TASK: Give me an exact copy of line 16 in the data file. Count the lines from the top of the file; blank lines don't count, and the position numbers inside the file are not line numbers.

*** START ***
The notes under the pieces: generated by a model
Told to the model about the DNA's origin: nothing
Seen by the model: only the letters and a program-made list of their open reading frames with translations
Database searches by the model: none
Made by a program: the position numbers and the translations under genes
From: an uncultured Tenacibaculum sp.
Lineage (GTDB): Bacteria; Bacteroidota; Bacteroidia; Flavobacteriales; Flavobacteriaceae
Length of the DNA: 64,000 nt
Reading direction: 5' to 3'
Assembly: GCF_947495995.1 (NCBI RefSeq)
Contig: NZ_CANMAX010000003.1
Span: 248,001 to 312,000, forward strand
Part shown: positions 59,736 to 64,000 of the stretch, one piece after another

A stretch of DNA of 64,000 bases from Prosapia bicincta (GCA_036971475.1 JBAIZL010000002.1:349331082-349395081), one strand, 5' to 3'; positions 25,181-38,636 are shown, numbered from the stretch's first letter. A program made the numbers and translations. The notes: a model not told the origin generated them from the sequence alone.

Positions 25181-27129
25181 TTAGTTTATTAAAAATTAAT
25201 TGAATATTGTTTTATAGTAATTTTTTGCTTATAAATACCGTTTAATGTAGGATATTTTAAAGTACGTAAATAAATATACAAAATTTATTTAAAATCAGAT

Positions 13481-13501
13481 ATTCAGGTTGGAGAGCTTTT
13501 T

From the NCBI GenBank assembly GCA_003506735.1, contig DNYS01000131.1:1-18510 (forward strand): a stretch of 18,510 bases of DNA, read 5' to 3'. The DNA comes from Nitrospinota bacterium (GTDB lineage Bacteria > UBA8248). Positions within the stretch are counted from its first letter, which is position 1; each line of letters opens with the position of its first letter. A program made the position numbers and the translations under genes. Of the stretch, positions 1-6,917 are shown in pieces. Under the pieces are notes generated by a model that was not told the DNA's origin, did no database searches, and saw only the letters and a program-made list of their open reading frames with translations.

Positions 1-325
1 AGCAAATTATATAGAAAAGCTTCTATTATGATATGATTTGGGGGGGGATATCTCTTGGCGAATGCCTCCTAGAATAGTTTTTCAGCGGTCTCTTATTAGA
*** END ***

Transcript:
25181 TTAGTTTATTAAAAATTAAT